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Monday, June 29, 2009

Book Review: "In the Land of Invented Languages"

As Arika Okrent writes in her new book, "In the Land of Invented Languages," "from an engineering perspective, language is kind of a disaster." English in particular is choked with irregular words and anachronistic phrases that long ago stopped making intuitive sense. If it were a car, it would be a jalopy patched together from a bunch of spare parts. Such is the curse of the natural language. It's not as if French or Swahili is much more logical.

So it's easy to understand why thousands of people over hundreds of years have tried to create a better language from scratch

link: Book Review: 'In the Land of Invented Languages' by Arika Okrent -


Brian Barker said...

Concerning Arika's new book........

I think that the choice, realistically, for the future global language lies between English and Esperanto, rather than an untried project. As a native English speaker I would prefer Esperanto.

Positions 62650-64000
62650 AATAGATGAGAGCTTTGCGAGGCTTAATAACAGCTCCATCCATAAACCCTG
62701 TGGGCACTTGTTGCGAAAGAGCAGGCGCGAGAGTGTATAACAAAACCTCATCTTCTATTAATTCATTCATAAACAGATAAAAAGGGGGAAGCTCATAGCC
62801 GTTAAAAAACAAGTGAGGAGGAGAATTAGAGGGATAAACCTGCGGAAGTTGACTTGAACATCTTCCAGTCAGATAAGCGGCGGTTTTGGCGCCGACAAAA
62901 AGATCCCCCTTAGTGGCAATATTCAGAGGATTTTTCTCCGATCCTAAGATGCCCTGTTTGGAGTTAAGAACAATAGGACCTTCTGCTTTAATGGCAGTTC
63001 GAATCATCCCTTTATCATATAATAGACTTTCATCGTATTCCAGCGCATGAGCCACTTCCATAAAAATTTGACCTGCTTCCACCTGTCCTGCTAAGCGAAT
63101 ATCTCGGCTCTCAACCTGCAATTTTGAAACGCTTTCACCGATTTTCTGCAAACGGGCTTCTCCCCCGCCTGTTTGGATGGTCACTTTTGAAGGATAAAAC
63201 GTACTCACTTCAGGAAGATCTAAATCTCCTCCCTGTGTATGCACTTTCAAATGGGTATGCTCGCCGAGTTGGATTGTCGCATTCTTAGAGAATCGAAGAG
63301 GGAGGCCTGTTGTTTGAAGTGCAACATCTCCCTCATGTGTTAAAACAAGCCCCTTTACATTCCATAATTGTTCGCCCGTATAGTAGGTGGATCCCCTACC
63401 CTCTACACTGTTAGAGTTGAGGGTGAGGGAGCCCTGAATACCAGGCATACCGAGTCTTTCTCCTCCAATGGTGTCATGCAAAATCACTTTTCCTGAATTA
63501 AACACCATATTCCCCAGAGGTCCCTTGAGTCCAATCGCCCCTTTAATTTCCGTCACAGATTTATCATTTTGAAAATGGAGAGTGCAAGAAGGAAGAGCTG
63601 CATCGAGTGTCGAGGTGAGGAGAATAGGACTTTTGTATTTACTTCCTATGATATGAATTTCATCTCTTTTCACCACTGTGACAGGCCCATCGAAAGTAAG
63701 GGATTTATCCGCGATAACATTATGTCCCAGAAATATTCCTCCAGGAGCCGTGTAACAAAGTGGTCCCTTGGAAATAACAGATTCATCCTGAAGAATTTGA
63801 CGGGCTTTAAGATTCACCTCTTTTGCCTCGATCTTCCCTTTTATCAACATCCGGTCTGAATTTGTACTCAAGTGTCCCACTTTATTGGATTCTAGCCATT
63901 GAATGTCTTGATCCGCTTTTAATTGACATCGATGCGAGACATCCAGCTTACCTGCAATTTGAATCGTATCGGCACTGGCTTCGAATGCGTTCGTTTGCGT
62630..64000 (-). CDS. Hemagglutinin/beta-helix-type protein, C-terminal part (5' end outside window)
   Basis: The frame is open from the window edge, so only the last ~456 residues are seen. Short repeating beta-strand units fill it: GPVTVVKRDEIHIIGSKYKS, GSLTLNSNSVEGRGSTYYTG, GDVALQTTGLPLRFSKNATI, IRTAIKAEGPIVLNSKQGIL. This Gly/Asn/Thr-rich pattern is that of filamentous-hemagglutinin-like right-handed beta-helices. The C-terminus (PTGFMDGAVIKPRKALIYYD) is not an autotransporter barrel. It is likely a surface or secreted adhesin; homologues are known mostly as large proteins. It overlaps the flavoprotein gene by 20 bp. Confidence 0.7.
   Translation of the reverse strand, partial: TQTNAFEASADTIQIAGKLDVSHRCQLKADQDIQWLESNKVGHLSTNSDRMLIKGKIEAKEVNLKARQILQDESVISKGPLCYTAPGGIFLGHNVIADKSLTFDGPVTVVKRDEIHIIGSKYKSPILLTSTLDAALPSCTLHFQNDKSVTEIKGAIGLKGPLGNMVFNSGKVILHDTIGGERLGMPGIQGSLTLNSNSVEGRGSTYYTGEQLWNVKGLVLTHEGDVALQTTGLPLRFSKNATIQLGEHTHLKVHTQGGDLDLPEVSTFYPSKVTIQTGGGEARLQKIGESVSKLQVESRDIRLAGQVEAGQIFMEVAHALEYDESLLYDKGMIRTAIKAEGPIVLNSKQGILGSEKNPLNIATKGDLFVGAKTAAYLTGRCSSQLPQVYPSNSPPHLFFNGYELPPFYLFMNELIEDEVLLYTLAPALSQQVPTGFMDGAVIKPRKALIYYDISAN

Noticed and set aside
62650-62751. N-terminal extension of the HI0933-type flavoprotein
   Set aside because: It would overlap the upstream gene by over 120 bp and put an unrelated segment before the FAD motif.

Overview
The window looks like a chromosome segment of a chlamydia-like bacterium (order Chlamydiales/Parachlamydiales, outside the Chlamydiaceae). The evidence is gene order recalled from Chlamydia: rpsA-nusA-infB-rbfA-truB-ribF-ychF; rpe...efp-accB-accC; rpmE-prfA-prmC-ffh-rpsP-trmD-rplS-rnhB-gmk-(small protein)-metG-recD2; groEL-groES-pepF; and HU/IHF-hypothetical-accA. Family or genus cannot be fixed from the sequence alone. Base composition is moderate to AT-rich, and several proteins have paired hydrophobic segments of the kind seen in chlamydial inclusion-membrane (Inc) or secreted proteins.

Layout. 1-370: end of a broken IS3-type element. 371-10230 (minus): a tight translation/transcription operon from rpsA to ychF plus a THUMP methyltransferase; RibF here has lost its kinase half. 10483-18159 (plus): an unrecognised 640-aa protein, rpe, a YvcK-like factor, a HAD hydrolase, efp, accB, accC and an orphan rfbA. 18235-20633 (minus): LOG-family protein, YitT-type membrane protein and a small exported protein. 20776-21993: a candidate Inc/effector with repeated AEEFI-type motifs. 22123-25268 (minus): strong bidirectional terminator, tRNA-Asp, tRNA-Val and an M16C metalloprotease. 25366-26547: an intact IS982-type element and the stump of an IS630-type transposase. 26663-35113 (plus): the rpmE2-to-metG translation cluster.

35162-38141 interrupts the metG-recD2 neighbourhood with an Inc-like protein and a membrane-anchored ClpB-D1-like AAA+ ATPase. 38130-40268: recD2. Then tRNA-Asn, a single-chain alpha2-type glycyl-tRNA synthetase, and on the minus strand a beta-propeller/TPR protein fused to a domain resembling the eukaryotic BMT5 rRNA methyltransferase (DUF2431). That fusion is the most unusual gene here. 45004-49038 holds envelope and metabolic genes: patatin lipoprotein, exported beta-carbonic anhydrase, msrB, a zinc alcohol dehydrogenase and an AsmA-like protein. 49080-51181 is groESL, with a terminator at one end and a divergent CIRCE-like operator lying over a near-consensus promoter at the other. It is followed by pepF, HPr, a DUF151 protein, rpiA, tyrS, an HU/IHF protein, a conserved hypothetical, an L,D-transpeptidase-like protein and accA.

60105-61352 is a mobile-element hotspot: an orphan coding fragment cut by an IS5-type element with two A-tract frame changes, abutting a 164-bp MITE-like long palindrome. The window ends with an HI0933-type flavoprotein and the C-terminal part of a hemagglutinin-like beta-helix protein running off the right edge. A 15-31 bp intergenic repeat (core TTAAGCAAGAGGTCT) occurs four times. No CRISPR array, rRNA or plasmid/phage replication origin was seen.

It's unfortunate, however, that only a few people know that Esperanto has become a living language.

After a short period of 121 years Esperanto is now in the top 100 languages, out of 6,800 worldwide, according to the CIA factbook.

It is the 17th most used language in Wikipedia, and in use by Skype, Firefox and Facebook. Native Esperanto speakers,(people who have used the language from birth), include George Soros, World Chess Champion Susan Polgar, Ulrich Brandenberg the new German Ambassador to NATO and Nobel Laureate Daniel Bovet.

Further arguments can be seen at Professor Piron was a translator with the United Nations in Geneva.

A glimpse of Esperanto can be seen at

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